Research divisions

All mechanical engineering devices are made of materials, which must be strong and stiff enough, operate in an environment where transport of matter and heat flow are of crucial importance, and must be controlled to carry out user-specified functions. The department of Mechanical Engineering is built around three divisions which are designed to reflect the department's long-term fundamental research themes. In each of these divisions the aim is to integrate fundamentals, design and manufacturing.

Computational and Experimental Mechanics (CEM)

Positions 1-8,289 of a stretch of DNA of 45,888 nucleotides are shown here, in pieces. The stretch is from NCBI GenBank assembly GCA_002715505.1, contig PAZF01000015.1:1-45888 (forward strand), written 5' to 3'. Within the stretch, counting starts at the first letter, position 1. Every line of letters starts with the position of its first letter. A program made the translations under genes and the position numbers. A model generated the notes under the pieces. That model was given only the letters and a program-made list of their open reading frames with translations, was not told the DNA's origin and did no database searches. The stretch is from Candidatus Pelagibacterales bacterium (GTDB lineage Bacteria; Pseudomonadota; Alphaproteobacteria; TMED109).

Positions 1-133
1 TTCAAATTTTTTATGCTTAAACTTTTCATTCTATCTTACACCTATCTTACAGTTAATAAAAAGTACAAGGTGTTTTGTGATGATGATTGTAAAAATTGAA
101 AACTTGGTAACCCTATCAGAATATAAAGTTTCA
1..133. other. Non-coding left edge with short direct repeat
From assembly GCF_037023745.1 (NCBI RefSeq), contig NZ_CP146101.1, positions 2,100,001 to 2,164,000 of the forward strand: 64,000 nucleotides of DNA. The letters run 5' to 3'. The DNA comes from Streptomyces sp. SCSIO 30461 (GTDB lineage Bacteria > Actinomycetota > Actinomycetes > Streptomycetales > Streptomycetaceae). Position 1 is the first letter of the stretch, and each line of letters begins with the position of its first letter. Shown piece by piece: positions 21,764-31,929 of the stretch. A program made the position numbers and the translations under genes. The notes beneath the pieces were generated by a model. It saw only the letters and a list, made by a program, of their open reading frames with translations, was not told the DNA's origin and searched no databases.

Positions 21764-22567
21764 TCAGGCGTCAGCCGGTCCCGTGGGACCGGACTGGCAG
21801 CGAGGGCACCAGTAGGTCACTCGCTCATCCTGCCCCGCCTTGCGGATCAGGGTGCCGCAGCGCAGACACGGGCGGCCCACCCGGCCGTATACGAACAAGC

All engineering structures and devices are made of materials and must sustain mechanical and environmental influences. The sections in this division work on the analysis, processing and development of materials in the widest possible sense. The following sections constitute the 'Materials & Mechanics' division:

Dynamical Systems Design (DSD)

Many components together form systems, which must function according to requirements and demands of users. A proper control at various levels is therefore essential, as is their proper assembly. The following sections constitute the 'Systems, Dynamics and Control' division:

Thermo Fluids Engineering (TFE)

Flow and transport of heat and matter are the core of this cluster, with energy as a most important application domain of crucial societal importance.  The following sections constitute the 'Energy and Flow' division: